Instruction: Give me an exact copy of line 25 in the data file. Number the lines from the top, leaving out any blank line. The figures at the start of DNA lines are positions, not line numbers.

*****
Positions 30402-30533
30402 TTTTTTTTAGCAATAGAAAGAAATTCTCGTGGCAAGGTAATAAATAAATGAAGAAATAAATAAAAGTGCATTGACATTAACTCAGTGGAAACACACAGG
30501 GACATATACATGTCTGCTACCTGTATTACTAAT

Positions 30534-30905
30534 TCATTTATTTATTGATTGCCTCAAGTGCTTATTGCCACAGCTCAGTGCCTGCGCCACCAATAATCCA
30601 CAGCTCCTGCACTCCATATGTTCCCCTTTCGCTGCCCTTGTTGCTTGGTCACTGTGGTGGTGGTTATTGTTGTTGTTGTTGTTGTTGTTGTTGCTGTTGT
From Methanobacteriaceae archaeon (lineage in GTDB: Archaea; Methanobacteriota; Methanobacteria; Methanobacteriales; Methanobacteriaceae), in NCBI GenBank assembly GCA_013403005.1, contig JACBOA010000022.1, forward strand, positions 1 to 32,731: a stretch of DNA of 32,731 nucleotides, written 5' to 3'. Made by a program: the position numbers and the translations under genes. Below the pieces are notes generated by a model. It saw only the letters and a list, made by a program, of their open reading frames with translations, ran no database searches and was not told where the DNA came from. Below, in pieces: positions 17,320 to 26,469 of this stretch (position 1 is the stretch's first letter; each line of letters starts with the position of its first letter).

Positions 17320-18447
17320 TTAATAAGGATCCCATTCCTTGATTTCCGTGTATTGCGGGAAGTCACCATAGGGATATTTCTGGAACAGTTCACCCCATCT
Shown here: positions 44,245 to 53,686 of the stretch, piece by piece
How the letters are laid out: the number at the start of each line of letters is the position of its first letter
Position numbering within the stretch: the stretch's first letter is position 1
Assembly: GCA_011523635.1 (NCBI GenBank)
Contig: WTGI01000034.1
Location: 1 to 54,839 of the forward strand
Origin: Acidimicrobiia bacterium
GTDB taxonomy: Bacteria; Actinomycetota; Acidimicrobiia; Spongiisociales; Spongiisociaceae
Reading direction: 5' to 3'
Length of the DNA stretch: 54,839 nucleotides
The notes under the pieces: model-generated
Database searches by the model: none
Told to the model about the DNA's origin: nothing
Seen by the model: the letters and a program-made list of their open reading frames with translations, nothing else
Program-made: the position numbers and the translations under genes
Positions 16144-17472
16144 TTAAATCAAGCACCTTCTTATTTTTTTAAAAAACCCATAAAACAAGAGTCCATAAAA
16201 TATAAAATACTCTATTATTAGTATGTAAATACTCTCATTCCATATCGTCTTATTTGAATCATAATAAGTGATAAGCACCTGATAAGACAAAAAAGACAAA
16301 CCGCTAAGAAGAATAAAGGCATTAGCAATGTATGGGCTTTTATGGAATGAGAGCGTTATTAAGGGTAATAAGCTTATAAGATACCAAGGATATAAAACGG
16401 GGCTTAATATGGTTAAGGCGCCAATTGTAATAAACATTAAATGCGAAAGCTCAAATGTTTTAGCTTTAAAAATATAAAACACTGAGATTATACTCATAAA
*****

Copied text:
Positions 16144-17472